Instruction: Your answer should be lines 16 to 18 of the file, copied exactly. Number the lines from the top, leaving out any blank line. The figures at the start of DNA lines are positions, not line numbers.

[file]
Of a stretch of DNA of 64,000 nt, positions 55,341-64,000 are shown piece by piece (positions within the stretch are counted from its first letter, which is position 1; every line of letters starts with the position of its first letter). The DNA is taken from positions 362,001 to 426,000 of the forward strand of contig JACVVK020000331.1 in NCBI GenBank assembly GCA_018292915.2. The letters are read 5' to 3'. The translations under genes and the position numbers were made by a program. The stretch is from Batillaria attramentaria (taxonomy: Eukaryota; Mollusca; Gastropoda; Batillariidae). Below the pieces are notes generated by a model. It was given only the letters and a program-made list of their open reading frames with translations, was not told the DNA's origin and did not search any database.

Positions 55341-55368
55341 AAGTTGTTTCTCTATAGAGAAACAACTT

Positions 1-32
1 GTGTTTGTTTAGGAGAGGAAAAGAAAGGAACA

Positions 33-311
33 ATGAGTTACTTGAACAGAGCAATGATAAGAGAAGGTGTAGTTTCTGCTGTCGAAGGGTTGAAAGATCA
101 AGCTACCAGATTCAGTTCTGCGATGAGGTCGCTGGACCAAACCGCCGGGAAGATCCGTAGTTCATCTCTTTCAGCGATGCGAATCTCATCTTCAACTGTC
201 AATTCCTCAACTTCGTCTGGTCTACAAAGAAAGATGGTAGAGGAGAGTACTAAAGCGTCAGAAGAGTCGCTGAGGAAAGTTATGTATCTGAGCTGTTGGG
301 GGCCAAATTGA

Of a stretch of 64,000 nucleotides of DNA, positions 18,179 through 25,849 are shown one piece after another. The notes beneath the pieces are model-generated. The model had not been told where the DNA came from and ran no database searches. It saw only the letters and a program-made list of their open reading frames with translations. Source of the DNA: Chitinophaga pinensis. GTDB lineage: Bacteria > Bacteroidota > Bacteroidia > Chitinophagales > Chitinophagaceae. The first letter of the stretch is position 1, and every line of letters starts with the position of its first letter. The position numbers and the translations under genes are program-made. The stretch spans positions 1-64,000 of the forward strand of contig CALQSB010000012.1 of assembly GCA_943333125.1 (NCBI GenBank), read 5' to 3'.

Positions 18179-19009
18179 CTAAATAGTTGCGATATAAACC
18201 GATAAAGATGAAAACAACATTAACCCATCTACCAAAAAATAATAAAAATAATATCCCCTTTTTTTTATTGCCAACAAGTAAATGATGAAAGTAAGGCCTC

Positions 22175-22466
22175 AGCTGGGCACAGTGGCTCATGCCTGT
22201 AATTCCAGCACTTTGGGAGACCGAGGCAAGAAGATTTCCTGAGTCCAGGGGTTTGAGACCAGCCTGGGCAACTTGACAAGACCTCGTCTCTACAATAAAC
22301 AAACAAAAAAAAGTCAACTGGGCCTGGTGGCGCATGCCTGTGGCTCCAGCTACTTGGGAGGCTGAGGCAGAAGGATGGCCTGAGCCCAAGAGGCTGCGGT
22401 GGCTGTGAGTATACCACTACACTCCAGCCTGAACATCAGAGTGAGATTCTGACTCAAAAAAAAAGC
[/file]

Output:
22175 AGCTGGGCACAGTGGCTCATGCCTGT
22201 AATTCCAGCACTTTGGGAGACCGAGGCAAGAAGATTTCCTGAGTCCAGGGGTTTGAGACCAGCCTGGGCAACTTGACAAGACCTCGTCTCTACAATAAAC
22301 AAACAAAAAAAAGTCAACTGGGCCTGGTGGCGCATGCCTGTGGCTCCAGCTACTTGGGAGGCTGAGGCAGAAGGATGGCCTGAGCCCAAGAGGCTGCGGT